Balancing loop: as X increases, it’s harder and harder for X to keep increasing
Reinforcing loop: as X increases, it’s easier and easier for X to keep increasing
i. Systems zoo: a few examples of common types of systems
One stock with two competing balancing loops: a thermostat
Stock: the amount of heat/temperature in a room
Balancing loop #1: thermostat/heater which tries to keep the room at a temp higher than what it would be
Balancing loop #2: heat will keep leaving the room as long as it’s colder outside
One stock with one reinforcing loop and one balancing loop #1: population
Stock: the population
Reinforcing loop: the birth rate
Balancing loop: the death rate
One stock with one reinforcing loop and one balancing loop #2: industrial economy
Stock: physical capital
Reinforcing loop: products (and resulting profits which can be reinvested)
Balancing loop: depreciation of capital (becoming obsolete and wearing out)
One stock with two competing balancing loops, with delays: inventory of a car dealership
Stock: cars on the lot
Balancing loop #1: car sales decrease the stock
Balancing loop #1: ordering cars from the factory restores the stock
Perception delay: the dealer intentionally waits to get a more accurately gauge sales trends
Response delay: the dealer intentionally splits any adjustment across several orders, instead of ordering as many as projected all at once (again, to account for random dips/spikes)
Delivery delay: delay between putting in an order and receiving the new stock
The existence of delays in a balancing feedback loop can cause oscillations.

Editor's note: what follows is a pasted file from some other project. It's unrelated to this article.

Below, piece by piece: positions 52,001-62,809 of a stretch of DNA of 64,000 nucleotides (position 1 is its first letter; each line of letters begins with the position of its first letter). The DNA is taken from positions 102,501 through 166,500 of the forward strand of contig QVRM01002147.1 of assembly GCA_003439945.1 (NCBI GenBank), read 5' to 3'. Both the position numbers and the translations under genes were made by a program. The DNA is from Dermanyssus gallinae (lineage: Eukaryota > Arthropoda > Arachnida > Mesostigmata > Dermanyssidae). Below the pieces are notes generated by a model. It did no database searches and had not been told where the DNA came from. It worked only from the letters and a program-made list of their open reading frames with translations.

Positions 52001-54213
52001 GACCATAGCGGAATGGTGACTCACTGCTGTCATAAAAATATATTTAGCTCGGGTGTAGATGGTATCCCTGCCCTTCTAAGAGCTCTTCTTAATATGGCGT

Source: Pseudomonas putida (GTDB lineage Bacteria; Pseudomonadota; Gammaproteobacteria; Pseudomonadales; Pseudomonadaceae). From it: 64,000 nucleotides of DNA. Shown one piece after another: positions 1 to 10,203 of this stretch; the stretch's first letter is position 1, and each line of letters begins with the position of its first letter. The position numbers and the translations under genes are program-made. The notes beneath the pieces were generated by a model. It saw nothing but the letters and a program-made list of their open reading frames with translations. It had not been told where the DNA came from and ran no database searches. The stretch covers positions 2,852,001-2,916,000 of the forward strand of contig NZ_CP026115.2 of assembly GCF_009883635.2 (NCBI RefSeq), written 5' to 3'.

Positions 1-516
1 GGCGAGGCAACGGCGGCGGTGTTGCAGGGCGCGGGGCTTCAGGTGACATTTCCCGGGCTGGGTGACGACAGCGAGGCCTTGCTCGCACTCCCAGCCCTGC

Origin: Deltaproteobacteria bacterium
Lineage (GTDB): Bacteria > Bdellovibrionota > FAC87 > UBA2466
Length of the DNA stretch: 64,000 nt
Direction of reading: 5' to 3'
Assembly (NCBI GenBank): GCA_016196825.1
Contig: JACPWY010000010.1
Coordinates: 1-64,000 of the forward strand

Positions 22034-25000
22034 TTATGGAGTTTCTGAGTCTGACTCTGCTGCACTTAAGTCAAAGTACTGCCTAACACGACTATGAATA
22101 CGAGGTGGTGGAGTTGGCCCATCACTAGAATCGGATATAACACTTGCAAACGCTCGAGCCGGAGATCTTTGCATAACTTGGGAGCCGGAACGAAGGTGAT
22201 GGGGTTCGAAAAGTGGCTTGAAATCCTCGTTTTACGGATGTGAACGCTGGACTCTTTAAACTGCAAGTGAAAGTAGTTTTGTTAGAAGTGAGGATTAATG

“High leverage, wrong direction” … This perverse kind of result can be seen all the time–someone trying to fix a system is attracted intuitively to a policy lever that in fact does have a strong effect on the system. And then the well-intentioned fixer pulls the lever in the wrong direction!
The correct way to make an adjustment can be in a counterintuitive direction. For example, you can think the way to correct for oscillations is to react faster (shorten delays), when in fact the answer might be to react more slowly (lengthen delays, e.g. lengthen the perception delay by waiting longer for trends to smooth out).
A renewable stock constrained by a non-renewable stock: oil economy
Renewable stock: capital
Constraining non-renewable stock: oil in one oil field
Balancing loop #1: depreciation of physical capital
Balancing loop #2: more capital means you can extract oil faster (a reinforcing loop).. but the more oil you extract, the more costly it becomes to extract the remaining oil
Whenever we see a growing entity, whether it be a population, a corporation, a bank account, a rumor, an epidemic, or sales of a new product, we look for the reinforcing loops that are driving it and for the balancing loops that ultimately will constrain it.
According to the dynamics of depletion, the larger the stock of initial resources, the more new discoveries, the longer the growth loops elude the control loops, and the higher the capital stock and its extraction rate grow, and the earlier, faster, and farther will be the economic fall on the back side of the production peak.